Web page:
It should be noted that several jurisdictions have already introduced information measures that require platform operators to communicate to the TAs the income received by sellers or service providers, while others plan to introduce similar measures in the near future.
In this regard, Spain has established the obligation to present an informative statement for real estate rental platforms in which information about the lessors, the operation and the property must be provided. However, recently a court ruling has put an end to said regime, for the moment, without prejudice to which regulatory changes would be made for its reimplantation.
Given this, the main objective of the OECD document is to find a multilateral solution to this issue. That is to say, that it should be adopted in a uniform way in the different countries, benefiting the TAs and taxpayers, all within a broader aspect that continues to seek consensus, such as the taxation of the digital economy and the fiscal transparency of the international tax system.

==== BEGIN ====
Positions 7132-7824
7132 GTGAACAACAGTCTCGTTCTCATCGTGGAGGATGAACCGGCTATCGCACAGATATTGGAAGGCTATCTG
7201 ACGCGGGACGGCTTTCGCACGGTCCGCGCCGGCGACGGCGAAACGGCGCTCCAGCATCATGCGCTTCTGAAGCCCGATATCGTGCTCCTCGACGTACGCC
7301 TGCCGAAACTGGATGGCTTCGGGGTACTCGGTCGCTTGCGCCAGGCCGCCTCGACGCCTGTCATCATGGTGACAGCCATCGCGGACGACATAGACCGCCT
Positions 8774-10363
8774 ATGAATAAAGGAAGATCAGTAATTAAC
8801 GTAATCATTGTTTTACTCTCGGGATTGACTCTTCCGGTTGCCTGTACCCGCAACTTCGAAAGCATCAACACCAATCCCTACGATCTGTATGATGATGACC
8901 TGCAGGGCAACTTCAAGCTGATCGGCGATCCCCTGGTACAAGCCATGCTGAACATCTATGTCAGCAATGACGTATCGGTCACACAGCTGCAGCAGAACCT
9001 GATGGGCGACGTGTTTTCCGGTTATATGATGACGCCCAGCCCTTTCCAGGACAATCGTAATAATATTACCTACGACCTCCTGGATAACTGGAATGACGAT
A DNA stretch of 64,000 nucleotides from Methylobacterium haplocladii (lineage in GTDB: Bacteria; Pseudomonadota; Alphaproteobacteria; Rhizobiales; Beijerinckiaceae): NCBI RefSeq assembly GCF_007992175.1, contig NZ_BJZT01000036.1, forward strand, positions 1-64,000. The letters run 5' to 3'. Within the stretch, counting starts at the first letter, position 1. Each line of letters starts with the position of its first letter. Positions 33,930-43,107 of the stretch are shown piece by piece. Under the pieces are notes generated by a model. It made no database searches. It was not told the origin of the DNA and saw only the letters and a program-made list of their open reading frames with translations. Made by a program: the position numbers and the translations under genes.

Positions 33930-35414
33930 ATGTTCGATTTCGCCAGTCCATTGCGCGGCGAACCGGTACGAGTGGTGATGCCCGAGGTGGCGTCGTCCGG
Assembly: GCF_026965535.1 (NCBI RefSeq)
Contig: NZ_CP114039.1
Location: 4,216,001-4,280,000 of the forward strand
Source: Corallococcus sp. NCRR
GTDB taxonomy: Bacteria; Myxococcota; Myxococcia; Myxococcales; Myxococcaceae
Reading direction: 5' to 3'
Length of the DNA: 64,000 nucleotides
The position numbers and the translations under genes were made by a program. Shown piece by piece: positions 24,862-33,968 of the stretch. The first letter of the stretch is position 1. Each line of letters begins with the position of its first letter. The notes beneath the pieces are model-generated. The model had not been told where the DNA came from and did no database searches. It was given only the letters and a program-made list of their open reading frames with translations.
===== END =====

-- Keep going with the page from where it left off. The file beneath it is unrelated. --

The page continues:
In general terms, the document is centralized in 3 aspects:
Regarding the subjects obliged to report, a broad and generic definition of the term platform has been chosen to cover all the software products that users can access and allow sellers to connect with other users to provide the relevant services, including arrangements for collecting the consideration on behalf of sellers.
Platform operators are defined as entities that hire vendors to make all or part of a platform available to said vendors and, in principle, are subject to providing the information when they are residents, incorporated or administered in the jurisdiction that adopts the rules. .